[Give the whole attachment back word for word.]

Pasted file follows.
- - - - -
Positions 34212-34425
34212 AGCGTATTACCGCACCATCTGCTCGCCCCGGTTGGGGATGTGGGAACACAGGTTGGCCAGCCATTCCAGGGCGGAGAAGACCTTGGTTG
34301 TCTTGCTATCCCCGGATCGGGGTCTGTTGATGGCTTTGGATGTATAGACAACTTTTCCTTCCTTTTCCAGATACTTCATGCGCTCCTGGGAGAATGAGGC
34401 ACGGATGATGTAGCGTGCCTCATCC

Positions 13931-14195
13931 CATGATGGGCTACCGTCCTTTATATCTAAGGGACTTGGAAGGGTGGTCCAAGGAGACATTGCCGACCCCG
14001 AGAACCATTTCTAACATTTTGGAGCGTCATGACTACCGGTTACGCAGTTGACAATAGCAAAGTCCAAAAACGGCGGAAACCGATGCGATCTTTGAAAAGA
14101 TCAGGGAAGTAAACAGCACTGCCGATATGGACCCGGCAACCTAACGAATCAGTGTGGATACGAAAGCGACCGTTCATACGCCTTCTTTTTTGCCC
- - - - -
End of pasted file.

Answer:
Positions 34212-34425
34212 AGCGTATTACCGCACCATCTGCTCGCCCCGGTTGGGGATGTGGGAACACAGGTTGGCCAGCCATTCCAGGGCGGAGAAGACCTTGGTTG
34301 TCTTGCTATCCCCGGATCGGGGTCTGTTGATGGCTTTGGATGTATAGACAACTTTTCCTTCCTTTTCCAGATACTTCATGCGCTCCTGGGAGAATGAGGC
34401 ACGGATGATGTAGCGTGCCTCATCC

Positions 13931-14195
13931 CATGATGGGCTACCGTCCTTTATATCTAAGGGACTTGGAAGGGTGGTCCAAGGAGACATTGCCGACCCCG
14001 AGAACCATTTCTAACATTTTGGAGCGTCATGACTACCGGTTACGCAGTTGACAATAGCAAAGTCCAAAAACGGCGGAAACCGATGCGATCTTTGAAAAGA
14101 TCAGGGAAGTAAACAGCACTGCCGATATGGACCCGGCAACCTAACGAATCAGTGTGGATACGAAAGCGACCGTTCATACGCCTTCTTTTTTGCCC